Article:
Florida Sen. Rick Scott made it official on Tuesday: He is going to run for Senate Republican leader against Mitch McConnell.
Which, at first glance, may seem sort of odd. After all, Scott was the head of the Senate Republicans’ campaign arm in the midterm elections and, well, the party didn’t win control the Senate. So, sort of an odd time to ask for a promotion, right?
But there is a logic behind Scott’s move – even if it is almost certainly doomed. (McConnell said Tuesday that he has the votes he needs to be reelected as Senate Republican leader.)
Here are three major reasons why Scott is taking on this quixotic challenge:
1) Scott wants to make McConnell squirm. Scott and McConnell have history with each other. When Scott released a policy plan “to rescue America” earlier this year, McConnell was openly dismissive of the proposals it contained. Asked what the Republican agenda would be, McConnell responded coyly: “That is a very good question and I’ll let you know when we take [the Senate] back.” Scott remained adamant that Senate Republican candidates needed to be for a set of policy proposals, not just against President Joe Biden and the Democrats. McConnell was just as convinced that by releasing a specific plan, Scott was handing Democrats a cudgel with which to smash all Republicans. It’s worth noting that Biden regularly mentioned Scott’s plan – which, among other, things would have sunsetted government programs like Social Security and Medicare after five years – in the final stretch of the midterms.
McConnell and Scott clashed again after the Senate minority leader suggested in August that “candidate quality” had the potential to hinder Republican chances of retaking the Senate majority. “If you want to trash-talk our candidates to help the Democrats, pipe down,” said Scott in response. “That’s not what leaders do. And Republicans need to be leaders that build up the team and do everything they can to get the entire team over the finish line.” (McConnell was right: poor candidates in places like Arizona and New Hampshire clearly cost Republicans in the election.)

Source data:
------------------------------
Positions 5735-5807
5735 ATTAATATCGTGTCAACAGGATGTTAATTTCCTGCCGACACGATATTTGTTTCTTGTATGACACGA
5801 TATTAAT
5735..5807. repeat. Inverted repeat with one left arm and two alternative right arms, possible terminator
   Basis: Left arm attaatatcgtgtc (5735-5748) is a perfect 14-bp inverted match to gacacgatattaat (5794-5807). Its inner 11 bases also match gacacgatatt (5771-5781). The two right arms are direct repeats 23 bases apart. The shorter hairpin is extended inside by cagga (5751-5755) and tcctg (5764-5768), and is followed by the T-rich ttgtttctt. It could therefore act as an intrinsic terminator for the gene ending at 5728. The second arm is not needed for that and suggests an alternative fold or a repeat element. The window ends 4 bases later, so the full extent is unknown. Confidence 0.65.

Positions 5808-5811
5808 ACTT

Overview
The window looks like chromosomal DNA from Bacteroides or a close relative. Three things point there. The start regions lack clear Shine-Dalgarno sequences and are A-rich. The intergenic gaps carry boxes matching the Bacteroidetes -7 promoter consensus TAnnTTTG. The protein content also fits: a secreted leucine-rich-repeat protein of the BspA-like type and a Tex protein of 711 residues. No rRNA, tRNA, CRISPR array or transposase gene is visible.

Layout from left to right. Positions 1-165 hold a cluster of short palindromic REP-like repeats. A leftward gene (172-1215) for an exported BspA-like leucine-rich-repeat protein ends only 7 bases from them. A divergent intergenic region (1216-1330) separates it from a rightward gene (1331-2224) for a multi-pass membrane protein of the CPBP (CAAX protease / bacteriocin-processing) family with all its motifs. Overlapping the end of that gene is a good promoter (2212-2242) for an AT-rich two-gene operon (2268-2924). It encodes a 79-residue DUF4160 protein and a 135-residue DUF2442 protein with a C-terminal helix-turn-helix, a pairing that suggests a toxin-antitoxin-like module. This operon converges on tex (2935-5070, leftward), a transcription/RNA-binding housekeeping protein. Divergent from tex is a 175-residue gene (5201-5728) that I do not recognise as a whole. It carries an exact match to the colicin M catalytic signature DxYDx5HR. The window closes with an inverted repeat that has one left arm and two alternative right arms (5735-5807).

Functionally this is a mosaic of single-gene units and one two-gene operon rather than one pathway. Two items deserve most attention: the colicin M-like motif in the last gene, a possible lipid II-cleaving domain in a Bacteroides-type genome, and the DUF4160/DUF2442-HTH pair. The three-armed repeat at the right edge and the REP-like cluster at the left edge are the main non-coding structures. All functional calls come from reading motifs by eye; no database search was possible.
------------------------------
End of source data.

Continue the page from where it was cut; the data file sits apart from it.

2) Scott wants to pass off the blame. When you are the head of the GOP’s Senate campaign arm and you fall short of netting the one seat you need to win the majority, well, you are usually in line to be blamed. But Scott has been working very hard to hand that blame pie to McConnell. “The leadership in the Republican Senate says, ‘No, you cannot have a plan. We’re just going to run against how bad the Democrats are’ and actually then they cave in to the Democrats,” Scott said on Fox News over the weekend. This challenge to McConnell is simply an extension of that blame game. Scott wants to ensure that his voice is heard when it comes to the postmortem report of what happened in the election. He doesn’t want McConnell’s narrative to be the one that is accepted by Republicans inside and outside of Washington. And one way to guarantee your side gets heard is to take on the guy who you think is really to blame.
3) Scott wants to make Donald Trump happy. Scott knows he isn’t going to beat McConnell in a vote of all the Republican senators. And he also knows he will earn the forever enmity of McConnell and his allies by challenging the leader. But this move is really for an audience of one: Donald Trump. Scott has, without question, national ambition. What better way to audition for, say, the vice presidency than take on the Republican that Trump castigates nearly every day? Even in losing, Scott looks like the principled warrior for Trump – willing to stand up to the establishment forces and say “no more.” The end result, which will likely be lopsided for McConnell, is almost beside the point. It’s the willingness to run that will matter to Trump (or so Scott hopes).